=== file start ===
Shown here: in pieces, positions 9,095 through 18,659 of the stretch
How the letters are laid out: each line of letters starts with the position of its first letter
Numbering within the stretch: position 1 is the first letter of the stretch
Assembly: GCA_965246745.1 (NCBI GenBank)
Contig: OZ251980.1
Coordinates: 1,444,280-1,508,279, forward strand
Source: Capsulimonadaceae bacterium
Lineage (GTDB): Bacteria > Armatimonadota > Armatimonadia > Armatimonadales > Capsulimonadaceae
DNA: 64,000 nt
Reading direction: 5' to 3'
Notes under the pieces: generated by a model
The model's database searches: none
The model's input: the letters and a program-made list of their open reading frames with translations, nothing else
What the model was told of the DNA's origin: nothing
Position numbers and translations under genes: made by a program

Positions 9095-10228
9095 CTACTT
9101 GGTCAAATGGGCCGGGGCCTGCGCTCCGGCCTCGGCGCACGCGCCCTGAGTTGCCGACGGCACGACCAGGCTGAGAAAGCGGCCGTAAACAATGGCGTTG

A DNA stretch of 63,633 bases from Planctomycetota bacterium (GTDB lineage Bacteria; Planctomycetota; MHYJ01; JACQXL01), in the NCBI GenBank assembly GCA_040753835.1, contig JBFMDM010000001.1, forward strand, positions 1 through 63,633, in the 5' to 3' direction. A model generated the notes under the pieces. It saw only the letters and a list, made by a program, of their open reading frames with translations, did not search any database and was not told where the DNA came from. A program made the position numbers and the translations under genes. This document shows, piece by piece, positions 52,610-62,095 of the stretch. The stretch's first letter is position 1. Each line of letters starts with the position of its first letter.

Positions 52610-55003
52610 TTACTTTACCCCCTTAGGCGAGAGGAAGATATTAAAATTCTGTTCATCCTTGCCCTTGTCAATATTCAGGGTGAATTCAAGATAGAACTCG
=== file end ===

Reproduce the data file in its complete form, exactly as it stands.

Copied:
Shown here: in pieces, positions 9,095 through 18,659 of the stretch
How the letters are laid out: each line of letters starts with the position of its first letter
Numbering within the stretch: position 1 is the first letter of the stretch
Assembly: GCA_965246745.1 (NCBI GenBank)
Contig: OZ251980.1
Coordinates: 1,444,280-1,508,279, forward strand
Source: Capsulimonadaceae bacterium
Lineage (GTDB): Bacteria > Armatimonadota > Armatimonadia > Armatimonadales > Capsulimonadaceae
DNA: 64,000 nt
Reading direction: 5' to 3'
Notes under the pieces: generated by a model
The model's database searches: none
The model's input: the letters and a program-made list of their open reading frames with translations, nothing else
What the model was told of the DNA's origin: nothing
Position numbers and translations under genes: made by a program

Positions 9095-10228
9095 CTACTT
9101 GGTCAAATGGGCCGGGGCCTGCGCTCCGGCCTCGGCGCACGCGCCCTGAGTTGCCGACGGCACGACCAGGCTGAGAAAGCGGCCGTAAACAATGGCGTTG

A DNA stretch of 63,633 bases from Planctomycetota bacterium (GTDB lineage Bacteria; Planctomycetota; MHYJ01; JACQXL01), in the NCBI GenBank assembly GCA_040753835.1, contig JBFMDM010000001.1, forward strand, positions 1 through 63,633, in the 5' to 3' direction. A model generated the notes under the pieces. It saw only the letters and a list, made by a program, of their open reading frames with translations, did not search any database and was not told where the DNA came from. A program made the position numbers and the translations under genes. This document shows, piece by piece, positions 52,610-62,095 of the stretch. The stretch's first letter is position 1. Each line of letters starts with the position of its first letter.

Positions 52610-55003
52610 TTACTTTACCCCCTTAGGCGAGAGGAAGATATTAAAATTCTGTTCATCCTTGCCCTTGTCAATATTCAGGGTGAATTCAAGATAGAACTCG